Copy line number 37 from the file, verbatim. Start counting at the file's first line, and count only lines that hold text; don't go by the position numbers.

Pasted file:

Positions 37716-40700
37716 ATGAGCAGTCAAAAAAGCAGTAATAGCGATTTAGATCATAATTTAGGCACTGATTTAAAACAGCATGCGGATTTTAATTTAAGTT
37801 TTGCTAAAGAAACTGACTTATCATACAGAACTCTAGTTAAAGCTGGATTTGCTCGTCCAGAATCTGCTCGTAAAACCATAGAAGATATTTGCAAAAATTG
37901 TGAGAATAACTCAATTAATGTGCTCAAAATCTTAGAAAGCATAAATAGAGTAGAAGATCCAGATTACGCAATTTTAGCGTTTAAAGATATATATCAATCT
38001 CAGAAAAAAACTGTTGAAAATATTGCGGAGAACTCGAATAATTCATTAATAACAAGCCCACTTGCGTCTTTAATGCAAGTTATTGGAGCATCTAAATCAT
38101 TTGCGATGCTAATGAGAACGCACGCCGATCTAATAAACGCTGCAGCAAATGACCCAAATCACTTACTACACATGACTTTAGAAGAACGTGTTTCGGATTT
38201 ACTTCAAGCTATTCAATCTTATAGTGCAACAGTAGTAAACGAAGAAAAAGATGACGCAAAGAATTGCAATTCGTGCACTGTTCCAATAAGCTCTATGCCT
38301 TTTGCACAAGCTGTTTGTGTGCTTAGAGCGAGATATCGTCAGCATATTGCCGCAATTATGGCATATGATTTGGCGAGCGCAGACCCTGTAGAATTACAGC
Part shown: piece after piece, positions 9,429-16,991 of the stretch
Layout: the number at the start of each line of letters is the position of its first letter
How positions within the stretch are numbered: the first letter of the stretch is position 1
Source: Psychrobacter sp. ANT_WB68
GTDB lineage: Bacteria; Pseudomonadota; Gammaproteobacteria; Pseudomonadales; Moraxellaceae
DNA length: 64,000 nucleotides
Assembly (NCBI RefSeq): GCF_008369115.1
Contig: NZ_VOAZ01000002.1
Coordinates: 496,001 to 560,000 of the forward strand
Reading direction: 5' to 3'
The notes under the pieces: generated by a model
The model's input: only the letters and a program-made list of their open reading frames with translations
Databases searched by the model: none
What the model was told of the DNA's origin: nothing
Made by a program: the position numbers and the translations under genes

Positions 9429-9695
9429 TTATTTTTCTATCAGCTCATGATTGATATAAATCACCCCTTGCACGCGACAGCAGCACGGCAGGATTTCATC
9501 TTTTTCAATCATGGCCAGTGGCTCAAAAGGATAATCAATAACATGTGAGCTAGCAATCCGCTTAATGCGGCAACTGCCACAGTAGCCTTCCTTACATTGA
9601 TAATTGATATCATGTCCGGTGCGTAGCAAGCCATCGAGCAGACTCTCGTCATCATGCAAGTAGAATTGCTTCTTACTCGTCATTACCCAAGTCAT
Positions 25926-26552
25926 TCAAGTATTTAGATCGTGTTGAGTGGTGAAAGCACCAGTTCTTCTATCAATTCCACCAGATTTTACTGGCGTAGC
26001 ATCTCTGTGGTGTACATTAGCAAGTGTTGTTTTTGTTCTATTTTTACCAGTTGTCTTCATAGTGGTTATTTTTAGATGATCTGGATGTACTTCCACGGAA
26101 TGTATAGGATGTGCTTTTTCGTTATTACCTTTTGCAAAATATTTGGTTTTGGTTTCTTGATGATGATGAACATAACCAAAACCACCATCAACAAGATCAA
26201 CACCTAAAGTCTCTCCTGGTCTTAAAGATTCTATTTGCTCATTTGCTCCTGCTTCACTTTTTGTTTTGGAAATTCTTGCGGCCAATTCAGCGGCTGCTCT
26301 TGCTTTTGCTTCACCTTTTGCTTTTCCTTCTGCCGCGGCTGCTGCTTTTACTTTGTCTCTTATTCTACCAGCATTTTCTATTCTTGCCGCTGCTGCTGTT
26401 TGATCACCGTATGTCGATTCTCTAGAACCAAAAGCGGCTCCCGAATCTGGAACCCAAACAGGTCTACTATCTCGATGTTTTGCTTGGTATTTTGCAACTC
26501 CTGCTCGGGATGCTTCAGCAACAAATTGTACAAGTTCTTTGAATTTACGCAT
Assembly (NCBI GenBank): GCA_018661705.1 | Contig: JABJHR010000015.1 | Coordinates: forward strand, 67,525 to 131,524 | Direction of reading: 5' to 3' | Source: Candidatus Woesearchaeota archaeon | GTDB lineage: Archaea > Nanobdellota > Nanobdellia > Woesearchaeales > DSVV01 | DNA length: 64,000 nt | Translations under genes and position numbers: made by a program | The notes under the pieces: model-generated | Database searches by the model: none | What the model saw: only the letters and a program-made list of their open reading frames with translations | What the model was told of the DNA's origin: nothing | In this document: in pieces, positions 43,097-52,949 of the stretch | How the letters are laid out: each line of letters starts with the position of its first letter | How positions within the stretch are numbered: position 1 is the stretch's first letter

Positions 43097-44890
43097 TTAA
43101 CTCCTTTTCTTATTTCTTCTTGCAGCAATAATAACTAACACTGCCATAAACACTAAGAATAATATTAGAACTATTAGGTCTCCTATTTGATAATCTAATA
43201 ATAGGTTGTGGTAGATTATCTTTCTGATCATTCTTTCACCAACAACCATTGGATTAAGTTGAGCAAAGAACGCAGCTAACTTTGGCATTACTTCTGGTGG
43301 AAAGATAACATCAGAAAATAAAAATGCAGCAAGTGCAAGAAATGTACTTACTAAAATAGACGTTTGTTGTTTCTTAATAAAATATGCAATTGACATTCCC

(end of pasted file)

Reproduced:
Positions 43097-44890